Teach your 14–16 students how to apply their knowledge to new scenarios and they’ll sail through their exams
A key skill of a scientist is to be able to take a body of knowledge, or a set of skills and techniques, and apply them when explaining phenomena and evidence they have collected. We ask students to do the same when we set them exam questions in which the knowledge is put in a new context. However, students find this aspect of the assessments the most challenging.
It is impossible to second-guess what new context examiners will ask students to apply their knowledge in. Therefore, it is important we both provide students with opportunities to practise applying their knowledge in new contexts and teach them strategies to help them to do this.
The organic chemistry topic provides an excellent opportunity for just this. Organic compounds and materials play a vital role in our everyday lives (and in life itself) meaning new contexts are plentiful. The chemistry used in their isolation and production also requires the students to apply prior learning from a range of topics.
Break down misconceptions around changes of state
A common student misconception is that breaking of covalent bonds occurs during changes of state. Comparing cracking with fractional distillation, and the different conditions needed, allows for this misconception to be addressed directly. I like to use models to help students visualise what is happening in these two processes on a molecular level.
In the first lesson, students are challenged to use molecular model kits to make hydrocarbons of varying lengths, which are then mixed together to form crude oil, before being separated out based on chain length and boiling point. We do this on a fractional distillation tower mock-up made from different coloured sheets of paper to represent the tower’s temperature gradient.
Provide students with opportunities to practise applying their knowledge in new contexts and teach them strategies to help them to do this
In the next lesson, models of long-chain hydrocarbons are cracked into shorter alkanes and alkenes illustrating visually the breaking of bonds. One of my particular favourite modelling activities is to ask the students to line up outside the classroom door, joined together in a long chain, each person connected to the next holding a straw. As the students enter, I cut the ‘bonds’ (straws) at random with a pair of scissors breaking the one long chain into several shorter ones. No further explanation is given at this point. After introducing cracking, I then ask the students to relate their learning to the activity at the start of the lesson.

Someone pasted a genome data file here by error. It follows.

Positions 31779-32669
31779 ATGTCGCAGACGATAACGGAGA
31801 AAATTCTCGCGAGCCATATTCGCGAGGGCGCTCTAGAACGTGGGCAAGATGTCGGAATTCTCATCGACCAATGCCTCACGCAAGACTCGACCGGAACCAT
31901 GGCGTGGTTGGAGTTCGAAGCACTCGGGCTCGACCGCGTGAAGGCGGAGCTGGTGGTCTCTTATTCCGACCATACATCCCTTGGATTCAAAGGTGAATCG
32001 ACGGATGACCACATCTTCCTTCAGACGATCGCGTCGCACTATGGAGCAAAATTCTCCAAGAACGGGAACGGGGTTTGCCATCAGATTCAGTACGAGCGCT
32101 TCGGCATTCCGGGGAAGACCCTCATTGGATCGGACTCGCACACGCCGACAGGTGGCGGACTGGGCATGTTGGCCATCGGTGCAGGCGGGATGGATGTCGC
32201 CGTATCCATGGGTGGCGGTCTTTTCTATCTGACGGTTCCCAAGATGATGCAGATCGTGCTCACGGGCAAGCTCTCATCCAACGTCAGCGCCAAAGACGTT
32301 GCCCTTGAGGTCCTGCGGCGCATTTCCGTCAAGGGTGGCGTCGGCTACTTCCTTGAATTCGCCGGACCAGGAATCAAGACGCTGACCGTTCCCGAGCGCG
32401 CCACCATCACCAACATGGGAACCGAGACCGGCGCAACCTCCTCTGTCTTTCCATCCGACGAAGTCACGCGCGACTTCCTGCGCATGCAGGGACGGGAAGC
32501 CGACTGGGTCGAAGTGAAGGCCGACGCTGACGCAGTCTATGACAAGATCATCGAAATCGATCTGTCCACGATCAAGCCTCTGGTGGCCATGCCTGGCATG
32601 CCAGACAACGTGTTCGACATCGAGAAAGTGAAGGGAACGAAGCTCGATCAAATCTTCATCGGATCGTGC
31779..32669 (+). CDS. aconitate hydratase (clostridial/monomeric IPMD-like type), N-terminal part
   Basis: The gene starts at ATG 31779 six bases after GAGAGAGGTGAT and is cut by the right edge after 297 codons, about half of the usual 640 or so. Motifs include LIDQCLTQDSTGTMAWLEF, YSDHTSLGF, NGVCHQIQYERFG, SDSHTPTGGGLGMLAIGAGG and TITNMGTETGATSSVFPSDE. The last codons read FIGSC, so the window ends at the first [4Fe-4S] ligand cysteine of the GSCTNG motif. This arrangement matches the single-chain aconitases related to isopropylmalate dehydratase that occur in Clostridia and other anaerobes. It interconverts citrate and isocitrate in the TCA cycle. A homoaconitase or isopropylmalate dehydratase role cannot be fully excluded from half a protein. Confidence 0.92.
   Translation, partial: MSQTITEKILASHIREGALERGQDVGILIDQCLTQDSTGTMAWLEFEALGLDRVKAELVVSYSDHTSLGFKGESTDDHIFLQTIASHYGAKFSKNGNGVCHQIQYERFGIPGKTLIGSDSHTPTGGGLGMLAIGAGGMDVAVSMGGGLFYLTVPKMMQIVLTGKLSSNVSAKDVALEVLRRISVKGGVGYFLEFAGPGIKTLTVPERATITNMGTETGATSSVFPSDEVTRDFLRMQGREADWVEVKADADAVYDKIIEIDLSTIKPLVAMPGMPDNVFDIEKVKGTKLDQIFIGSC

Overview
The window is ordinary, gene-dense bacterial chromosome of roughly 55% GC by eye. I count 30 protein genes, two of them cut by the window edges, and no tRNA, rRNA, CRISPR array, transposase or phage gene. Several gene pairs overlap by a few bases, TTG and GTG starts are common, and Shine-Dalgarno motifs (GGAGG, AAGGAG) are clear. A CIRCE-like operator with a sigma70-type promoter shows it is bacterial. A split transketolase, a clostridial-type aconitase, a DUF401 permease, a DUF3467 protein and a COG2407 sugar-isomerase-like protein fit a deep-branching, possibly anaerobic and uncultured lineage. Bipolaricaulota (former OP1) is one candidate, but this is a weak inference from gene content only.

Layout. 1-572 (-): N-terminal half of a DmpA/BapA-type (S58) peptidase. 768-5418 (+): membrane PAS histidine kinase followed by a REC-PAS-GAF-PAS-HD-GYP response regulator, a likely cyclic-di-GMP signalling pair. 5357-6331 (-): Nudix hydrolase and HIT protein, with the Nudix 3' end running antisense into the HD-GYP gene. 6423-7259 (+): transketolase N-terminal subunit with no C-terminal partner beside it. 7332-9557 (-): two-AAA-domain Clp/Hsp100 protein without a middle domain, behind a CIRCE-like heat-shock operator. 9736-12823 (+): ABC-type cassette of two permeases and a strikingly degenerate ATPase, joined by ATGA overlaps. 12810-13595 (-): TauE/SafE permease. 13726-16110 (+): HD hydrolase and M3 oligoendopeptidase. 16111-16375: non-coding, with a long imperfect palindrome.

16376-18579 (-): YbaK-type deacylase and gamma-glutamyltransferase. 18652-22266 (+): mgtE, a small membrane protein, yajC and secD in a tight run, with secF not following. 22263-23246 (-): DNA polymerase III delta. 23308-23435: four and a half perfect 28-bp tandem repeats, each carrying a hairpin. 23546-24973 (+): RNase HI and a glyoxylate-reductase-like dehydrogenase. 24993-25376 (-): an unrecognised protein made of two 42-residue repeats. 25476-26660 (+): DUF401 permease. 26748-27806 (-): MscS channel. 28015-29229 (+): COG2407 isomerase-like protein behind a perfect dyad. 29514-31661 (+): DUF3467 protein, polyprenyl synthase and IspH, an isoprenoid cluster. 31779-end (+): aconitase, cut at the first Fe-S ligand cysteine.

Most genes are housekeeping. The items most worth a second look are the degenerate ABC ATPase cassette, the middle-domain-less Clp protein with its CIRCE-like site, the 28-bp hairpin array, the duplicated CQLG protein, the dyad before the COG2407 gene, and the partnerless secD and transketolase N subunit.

A direct comparison of the ‘separation’ of molecules seen in fractional distillation and the ‘bond breaking’ seen in cracking emphasises the difference between the two processes.
You can follow modelling activities such as these with questions to test student understanding; try the questions in the Cracking hydrocarbons organic chemistry context worksheet.
Illustrate the importance of stoichiometry
Students learn how to balance a chemical equation relatively early in their chemistry studies. However, the concept of reaction stoichiometry can seem very abstract. The methane rocket experiment provides an excellent context for students to see the importance of the perfect reactant ratio.
If you use small carbonated drink bottles (250 cm3 or less), you can challenge students to fill the bottle with different ratios of methane and oxygen and launch the rockets in turn to see which is the most successful. Working out the best method to fill the bottles with precise volumes of gas provides an additional challenge and requires the students to apply their practical skills in a new context.
Navigate common polymerisation fallacies
When teaching polymerisation, I find that live drawing the stepwise process needed to draw a polymer from its monomer by hand on the whiteboard helps students avoid the common errors of incorrect connectivity and misplaced atoms. See the steps needed to draw addition and condensation polymers successfully from their monomers:
Once you’ve live drawn the process, give students individual whiteboards to help them apply the same process to unseen monomers such as those found in the worksheets on addition polymerisation and natural polymers. The ability that a whiteboard provides to erase bonds or atoms and then draw in new bonds removes any temptation to change the bonding anywhere else in the molecule.
Visit the full collection of organic chemistry worksheets for more opportunities for students to apply their knowledge in new contexts.
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